This beautiful view is just about a mile south-east of Riverton.






Another view of the road and rock outcropping without the bike.

You should see this place in the fall!






At the bottom of the hill is this view of rocks overlooking Riverton.






Old Riverton.  From here, I rode Rt 28/33 North a few miles to Seneca Rocks.






Rt 28/33 heading north to Seneca Rocks from Riverton.






Seneca Rocks. This is the site of the old visitor center that was destroyed in the 1985 flood.

The new visitor center is to the right about 1/2 mile.


While stopped at Seneca Rocks, I met a young man named J.C. from Virginia Beach riding a new V-Strom motorcycle (like mine, but newer). He was camping nearby and going out exploring different roads in the area. His plan for today was Dolly Sods and the Blackwater Falls area.  I gave him a few suggestions and we were both on our separate ways.







North of Harman about 10 miles is the turnoff for Rt 72 to Parsons.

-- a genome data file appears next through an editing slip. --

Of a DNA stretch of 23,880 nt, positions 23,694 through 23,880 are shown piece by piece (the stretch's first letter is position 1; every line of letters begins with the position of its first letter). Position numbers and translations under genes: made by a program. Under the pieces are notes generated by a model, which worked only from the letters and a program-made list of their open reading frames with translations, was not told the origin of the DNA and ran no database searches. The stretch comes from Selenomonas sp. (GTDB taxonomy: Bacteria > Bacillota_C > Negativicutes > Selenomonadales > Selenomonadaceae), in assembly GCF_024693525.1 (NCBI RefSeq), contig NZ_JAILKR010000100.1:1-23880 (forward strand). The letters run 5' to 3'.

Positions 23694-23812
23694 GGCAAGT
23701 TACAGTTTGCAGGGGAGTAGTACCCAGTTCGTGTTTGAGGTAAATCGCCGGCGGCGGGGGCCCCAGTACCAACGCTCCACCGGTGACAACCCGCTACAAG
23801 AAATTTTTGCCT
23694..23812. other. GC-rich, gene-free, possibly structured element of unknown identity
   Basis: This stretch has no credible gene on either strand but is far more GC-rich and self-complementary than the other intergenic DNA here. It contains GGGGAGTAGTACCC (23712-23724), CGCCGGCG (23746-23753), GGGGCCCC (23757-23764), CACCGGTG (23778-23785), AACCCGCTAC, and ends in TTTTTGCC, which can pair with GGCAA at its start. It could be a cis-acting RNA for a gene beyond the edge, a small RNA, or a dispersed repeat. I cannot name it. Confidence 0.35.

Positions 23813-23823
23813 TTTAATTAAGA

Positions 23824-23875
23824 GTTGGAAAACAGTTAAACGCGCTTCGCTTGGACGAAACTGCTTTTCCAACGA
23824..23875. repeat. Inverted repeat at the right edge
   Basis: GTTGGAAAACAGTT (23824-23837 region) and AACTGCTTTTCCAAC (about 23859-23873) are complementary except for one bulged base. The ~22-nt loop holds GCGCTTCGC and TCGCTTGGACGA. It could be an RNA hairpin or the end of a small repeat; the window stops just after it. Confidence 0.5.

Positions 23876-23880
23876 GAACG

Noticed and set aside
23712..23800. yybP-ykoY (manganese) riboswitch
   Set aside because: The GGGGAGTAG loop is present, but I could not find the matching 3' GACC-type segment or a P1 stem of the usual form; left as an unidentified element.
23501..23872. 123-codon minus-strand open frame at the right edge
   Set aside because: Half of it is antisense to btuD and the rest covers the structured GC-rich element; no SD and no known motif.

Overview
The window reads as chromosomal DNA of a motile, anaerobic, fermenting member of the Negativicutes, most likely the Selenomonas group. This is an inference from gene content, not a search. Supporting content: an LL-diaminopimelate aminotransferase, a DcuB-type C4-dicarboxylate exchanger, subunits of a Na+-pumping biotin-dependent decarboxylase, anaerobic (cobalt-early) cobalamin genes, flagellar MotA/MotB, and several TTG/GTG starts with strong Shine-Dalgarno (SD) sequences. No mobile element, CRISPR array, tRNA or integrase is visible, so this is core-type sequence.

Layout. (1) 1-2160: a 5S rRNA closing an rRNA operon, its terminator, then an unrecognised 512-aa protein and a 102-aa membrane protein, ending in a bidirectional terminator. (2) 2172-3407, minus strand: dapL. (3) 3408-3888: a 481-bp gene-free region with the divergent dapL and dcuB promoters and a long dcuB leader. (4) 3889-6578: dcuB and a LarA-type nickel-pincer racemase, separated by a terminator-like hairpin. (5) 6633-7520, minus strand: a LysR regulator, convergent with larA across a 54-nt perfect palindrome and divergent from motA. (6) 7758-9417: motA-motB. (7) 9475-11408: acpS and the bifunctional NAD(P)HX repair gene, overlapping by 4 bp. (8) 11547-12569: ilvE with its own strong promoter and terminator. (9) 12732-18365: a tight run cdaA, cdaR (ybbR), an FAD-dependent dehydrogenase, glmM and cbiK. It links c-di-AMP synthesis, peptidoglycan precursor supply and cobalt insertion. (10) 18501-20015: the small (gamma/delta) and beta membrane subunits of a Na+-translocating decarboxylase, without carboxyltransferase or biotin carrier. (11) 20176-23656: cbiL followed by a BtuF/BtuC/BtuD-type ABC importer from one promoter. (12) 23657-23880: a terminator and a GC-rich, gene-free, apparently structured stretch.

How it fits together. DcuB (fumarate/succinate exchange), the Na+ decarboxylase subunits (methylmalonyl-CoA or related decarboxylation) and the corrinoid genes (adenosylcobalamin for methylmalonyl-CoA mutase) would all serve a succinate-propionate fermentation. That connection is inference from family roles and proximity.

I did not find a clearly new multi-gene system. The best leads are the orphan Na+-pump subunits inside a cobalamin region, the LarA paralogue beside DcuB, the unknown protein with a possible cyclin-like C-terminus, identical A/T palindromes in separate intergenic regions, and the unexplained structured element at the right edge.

No large trucks and very little traffic otherwise. Paved, but some fine gravel in spots. Take your time!







Last warning - narrow roads ahead!






Rt 72 - Beautiful countryside.






Another old white church along Rt 72.






Flanagan Hill United Methodist Church and Cemetery.

Interesting because the pastor at our church (Wesley UMC) is Pastor Randy Flanagan.






Continuing out Rt 72 towards Parsons. The road was is pretty good shape most of the time.

It's not a racetrack, though, with fine gravel and blind corners. Take your time and enjoy the scenery.






Did I mention there are a lot of big curves on Rt 72? Well, there are.